Twitter has announced that it is killing off Vine, the app that has enabled the creation of short-form videos that your younger relatives have grudgingly attempted to explain to you while you stand there, your old and saggy face slackening, saying, “I … don’t get it.” While Vine currently has around 200 million monthly users who will soon grind you into the dust, the company itself has apparently been hit hard: The Verge says that “significant layoffs” have been announced at Vine alongside a reported 9 percent in staff cuts at Twitter itself, which is part of Twitter’s efforts to simplify and refocus its operations on spreading hate throughout the world.

While Vine, the mobile app, will be discontinued “in the coming months,” the company made sort-of-clear in a statement posted to Medium.com that Vines themselves would be sticking around—at least for now:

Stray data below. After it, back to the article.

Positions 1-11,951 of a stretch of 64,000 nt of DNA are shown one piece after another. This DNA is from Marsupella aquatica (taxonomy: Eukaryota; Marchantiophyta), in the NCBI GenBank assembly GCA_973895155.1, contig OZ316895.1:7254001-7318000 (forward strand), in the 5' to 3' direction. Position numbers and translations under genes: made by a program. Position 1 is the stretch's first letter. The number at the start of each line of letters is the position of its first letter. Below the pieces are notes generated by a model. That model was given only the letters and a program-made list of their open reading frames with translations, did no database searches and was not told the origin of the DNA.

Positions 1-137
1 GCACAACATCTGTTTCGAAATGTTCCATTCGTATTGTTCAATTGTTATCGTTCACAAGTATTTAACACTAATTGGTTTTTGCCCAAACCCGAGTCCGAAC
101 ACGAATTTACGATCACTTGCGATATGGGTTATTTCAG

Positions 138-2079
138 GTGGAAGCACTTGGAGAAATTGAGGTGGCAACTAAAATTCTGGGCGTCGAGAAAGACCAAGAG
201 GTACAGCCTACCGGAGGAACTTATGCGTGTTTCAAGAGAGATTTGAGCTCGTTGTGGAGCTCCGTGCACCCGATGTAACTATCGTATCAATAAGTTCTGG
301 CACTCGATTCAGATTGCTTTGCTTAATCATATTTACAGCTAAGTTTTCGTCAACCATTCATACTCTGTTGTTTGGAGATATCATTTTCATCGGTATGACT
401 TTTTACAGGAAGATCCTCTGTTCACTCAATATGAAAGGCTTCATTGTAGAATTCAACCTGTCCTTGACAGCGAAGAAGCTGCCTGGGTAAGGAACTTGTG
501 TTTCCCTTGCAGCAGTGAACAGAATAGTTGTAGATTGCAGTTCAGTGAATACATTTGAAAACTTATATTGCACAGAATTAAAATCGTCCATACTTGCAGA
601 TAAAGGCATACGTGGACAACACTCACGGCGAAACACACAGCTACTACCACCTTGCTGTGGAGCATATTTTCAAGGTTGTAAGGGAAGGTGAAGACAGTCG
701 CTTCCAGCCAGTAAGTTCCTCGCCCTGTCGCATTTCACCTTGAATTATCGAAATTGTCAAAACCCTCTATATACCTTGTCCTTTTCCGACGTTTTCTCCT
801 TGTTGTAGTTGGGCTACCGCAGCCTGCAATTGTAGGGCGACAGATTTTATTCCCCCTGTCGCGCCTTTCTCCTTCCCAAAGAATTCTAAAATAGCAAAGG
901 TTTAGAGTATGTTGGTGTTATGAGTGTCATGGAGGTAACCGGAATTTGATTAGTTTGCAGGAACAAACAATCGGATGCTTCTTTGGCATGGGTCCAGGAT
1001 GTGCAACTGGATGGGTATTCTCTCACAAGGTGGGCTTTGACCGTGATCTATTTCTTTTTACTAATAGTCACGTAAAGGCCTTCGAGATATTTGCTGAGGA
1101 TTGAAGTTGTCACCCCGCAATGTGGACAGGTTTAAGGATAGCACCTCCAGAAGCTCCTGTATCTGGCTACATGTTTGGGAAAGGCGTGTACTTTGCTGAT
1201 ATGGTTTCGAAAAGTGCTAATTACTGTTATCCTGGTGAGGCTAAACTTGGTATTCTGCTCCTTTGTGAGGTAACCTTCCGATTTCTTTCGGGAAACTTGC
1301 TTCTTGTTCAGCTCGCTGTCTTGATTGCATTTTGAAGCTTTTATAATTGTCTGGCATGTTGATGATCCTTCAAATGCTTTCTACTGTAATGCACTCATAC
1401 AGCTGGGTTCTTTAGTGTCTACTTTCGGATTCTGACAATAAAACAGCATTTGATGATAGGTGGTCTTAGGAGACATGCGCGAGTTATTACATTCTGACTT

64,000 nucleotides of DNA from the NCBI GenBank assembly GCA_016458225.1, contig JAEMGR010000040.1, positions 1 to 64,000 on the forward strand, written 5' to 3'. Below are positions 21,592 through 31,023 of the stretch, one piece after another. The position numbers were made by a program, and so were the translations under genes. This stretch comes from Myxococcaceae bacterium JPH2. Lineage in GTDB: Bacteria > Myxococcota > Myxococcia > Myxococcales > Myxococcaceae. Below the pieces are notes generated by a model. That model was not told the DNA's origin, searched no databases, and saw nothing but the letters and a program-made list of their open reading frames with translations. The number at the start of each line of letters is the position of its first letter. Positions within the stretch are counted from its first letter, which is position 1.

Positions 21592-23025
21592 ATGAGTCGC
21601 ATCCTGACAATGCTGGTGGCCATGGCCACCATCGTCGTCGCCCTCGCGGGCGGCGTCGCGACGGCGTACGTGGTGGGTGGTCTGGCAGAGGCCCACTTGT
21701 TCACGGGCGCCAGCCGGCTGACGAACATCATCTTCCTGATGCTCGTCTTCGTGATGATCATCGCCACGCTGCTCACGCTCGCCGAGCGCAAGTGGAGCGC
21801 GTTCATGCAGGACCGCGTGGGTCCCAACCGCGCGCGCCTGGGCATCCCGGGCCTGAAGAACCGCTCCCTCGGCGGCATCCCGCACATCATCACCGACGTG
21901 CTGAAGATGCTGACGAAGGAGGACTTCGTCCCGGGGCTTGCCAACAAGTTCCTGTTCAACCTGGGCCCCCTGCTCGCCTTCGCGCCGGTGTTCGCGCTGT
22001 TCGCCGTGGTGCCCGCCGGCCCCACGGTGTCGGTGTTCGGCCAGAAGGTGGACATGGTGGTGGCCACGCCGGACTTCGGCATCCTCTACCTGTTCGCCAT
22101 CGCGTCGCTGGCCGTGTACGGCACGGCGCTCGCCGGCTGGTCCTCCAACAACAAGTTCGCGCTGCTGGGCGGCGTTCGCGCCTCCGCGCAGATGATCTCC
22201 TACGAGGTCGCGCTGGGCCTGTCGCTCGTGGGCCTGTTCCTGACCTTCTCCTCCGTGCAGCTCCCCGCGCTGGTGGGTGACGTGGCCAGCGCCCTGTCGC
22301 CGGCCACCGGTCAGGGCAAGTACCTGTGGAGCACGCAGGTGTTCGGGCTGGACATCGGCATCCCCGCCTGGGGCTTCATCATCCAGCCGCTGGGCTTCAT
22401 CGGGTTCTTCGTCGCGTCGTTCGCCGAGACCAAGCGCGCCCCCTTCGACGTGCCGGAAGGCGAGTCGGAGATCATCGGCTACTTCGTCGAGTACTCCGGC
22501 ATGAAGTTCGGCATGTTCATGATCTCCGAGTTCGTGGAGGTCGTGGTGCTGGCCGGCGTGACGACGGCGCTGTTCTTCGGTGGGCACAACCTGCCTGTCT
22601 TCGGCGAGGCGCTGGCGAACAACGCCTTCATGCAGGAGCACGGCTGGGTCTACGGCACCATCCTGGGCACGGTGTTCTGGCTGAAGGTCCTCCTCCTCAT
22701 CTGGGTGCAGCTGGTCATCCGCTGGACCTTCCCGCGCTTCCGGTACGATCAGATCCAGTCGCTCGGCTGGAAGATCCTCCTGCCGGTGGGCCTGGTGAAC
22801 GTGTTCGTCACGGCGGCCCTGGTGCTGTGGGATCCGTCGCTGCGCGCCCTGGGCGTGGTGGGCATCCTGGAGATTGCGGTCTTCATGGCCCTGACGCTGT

Nothing is happening to the apps, website or your Vines today. We value you, your Vines, and are going to do this the right way. You’ll be able to access and download your Vines. We’ll be keeping the website online because we think it’s important to still be able to watch all the incredible Vines that have been made. You will be notified before we make any changes to the app or website.

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Twitter acquired Vine in late 2012, before a single, incredible video of a guy getting hit in the nuts had ever been posted. And while it’s certainly easy to mock the way its six-second loops came to encapsulate an entire generation’s TL;DR mentality, it’s hard to deny the cultural impact its had, inspiring the push toward self-produced short-form video that soon infiltrated Instagram and SnapChat, and even producing “Vine stars” of its own. Countless Vine users like King Bach, Curtis Lepore, Nash Grier, and other names you’ve never heard of—and that makes you irrationally angry—have become genuine celebrities, thanks to their mastery of the Vine form. Hopefully they can find another outlet on the internet to do … whatever it is they do.